Human Rights Watch in a report published in February 2020 had urged the Tunisian government to make human rights a priority in the country, and asked the government to protect fundamental rights in eight key areas: ending criminal prosecutions for peaceful speech, arbitrary arrests by the police, abuses under the state of emergency, violence against women, the persecution of homosexuals, achieving accountability for past human rights violations, and reforming its judicial and security sectors. Despite democracy there was still a remnant of authoritarianism exemplified by restraints placed on free expression under the emergency decrees.
There had been calls in Jendouba for Prime Minister Hichem Mechichi was met with cries of to resign when he visited the city. Tunisia’s national unemployment rate was over 20 percent, disproportionately hitting young people in the interior areas and reports indicated that more and more Tunisians were trying illegally to leave the country while visions of jihad were again luring alienated, jobless youth in a country from where large numbers had earlier gone to join Islamic State.
The coronavirus pandemic was hurting even more than expected. Tunisia had had 4000 deaths. According to a World Bank report the economy had contracted by 21 per cent. Tourism revenues had declined 47 per cent and exports were down by 27 per cent as of the middle of this year. Government debt had soared, limiting potential public spending. The country was talking to the International Monetary Fund for financial assistance, and also with China-led development banks.
The fragility of the current government was evident when the courts called for the detention of Nabil Karoubi, the leader of the Heart of Tunisia party, on the charge of financial corruption. His was the second-largest party in Parliament, and one of the three supporting the current technocratic government. A presidential candidate, he had spent most of last year’s presidential campaign in jail for the same charges, which he called politically driven. A breakup of the pro government parliamentary coalition would weaken the government of Hichem Mechichi, which was already facing unprecedented economic hardships and protests in many regions.
On the international front there was pressure on Tunisia to follow the US sponsored initiative for Arab countries to establish relations with Israel. Morocco was the fourth Arab state this year, after the United Arab Emirates, Bahrain and Sudan, to agree to normalise relations with Israel. But while respecting Morocco’s choice the Tunisian Prime Minister had made it clear that normalizing relations with Israel was not on the agenda.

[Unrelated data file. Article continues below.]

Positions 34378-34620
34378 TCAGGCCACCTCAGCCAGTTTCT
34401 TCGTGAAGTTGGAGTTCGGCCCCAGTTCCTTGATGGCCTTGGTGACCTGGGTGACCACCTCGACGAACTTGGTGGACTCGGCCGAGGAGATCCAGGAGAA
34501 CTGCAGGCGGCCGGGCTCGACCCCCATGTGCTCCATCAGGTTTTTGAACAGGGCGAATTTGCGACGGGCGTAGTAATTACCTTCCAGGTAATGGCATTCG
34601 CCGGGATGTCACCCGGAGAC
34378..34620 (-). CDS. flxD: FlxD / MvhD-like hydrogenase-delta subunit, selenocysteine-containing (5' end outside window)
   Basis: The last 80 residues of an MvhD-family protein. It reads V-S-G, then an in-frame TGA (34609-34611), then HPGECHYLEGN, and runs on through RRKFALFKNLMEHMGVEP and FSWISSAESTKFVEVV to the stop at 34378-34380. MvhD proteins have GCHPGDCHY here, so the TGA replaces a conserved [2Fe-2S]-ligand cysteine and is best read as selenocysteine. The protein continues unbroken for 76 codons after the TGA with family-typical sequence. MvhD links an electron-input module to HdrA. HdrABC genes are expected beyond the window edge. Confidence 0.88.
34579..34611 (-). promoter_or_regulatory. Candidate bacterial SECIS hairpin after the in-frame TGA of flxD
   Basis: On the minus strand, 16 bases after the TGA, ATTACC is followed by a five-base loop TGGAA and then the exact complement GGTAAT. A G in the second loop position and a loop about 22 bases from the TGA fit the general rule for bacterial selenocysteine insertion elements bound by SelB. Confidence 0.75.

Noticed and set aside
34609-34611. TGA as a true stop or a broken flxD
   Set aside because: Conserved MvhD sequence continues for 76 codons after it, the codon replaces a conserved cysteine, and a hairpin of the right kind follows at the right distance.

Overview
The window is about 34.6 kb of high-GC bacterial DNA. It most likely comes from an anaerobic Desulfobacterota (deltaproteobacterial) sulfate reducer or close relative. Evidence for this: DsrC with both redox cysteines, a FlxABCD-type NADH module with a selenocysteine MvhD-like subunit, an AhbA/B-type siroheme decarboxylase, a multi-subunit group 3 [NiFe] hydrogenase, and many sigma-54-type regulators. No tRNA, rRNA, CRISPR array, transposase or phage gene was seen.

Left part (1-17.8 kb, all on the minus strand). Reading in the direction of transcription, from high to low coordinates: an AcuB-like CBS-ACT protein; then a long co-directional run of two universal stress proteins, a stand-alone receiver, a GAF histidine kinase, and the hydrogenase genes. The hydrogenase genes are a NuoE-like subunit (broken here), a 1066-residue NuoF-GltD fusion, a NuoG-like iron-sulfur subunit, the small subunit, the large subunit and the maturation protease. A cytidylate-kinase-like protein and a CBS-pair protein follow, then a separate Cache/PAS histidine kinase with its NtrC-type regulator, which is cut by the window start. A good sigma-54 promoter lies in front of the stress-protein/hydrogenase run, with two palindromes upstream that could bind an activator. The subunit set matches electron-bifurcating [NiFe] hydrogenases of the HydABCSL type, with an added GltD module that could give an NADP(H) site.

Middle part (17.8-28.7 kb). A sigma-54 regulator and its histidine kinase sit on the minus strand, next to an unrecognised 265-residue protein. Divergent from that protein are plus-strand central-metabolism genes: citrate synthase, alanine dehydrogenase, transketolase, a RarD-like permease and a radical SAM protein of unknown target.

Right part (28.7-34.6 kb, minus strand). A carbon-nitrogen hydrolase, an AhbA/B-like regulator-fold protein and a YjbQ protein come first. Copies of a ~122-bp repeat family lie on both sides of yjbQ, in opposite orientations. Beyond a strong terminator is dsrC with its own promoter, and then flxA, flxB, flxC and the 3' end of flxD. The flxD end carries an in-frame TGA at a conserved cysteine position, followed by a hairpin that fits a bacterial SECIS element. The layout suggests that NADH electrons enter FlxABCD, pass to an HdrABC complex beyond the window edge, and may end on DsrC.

Tunisia was also being drawn into the dispute over Turkey’s gas exploration in the East Mediterranean. France which was opposed to Turkey’s moves was seeking to use its old colonial clout to persuade Tunisia to oppose Turkey. But French influence was waning as even in Parliament a resolution had been moved, but did not succeed, to get France to apologise for atrocities committed during colonial rule. French language and culture continued to dominate with a knowledge of French required for many jobs.
But there was some resentment that the French were stymying the blossoming of Arab culture with many appreciating that Tunisia’s President spoke in Modern Arabic. Rached Ghannouchi, intellectual leader of the Ennahda party which won the post-revolution elections in 2011, had criticized the French “pollution” of Tunisia’s culture and Arabic language. Many Ennahada leaders spoke English having lived in exile in the United Kingdom.
On the other side Turkey was not sparing any effort to win over Tunisia. Recently Tunisia had bought 150 million dollars worth defence products that included Turkish Aerospace Industries' (TAI) Anka medium-altitude long-endurance (MALE) unmanned aerial vehicles (UAVs), BMC’s Kirpi mine-resistant ambush-protected (MRAP) vehicle, Nurol Makina’s Ejder Yalcin armored vehicles, various Katmerciler vehicles such as tankers and tanks, and Turkish defense giant ASELSAN’s electro-optic systems.
One option for the country’s future was described by an observer as a continuous revolution and protests citing the example of Algeria and Sudan where mass uprisings had ousted entrenched leaders there last year.
The other more worrisome option for some observers was the possibility that secular Tunisians might end up voting for new populist pro-authoritarian groups, reportedly backed by countries like the UAE, which were propagating that the revolution was a mistake and that it was better to return to the type of strongman rule exemplified by Egyptian president Abdel-Fattah el-Sisi rather than stick to a messy democracy.
Cover Photograph AP
Translate this page: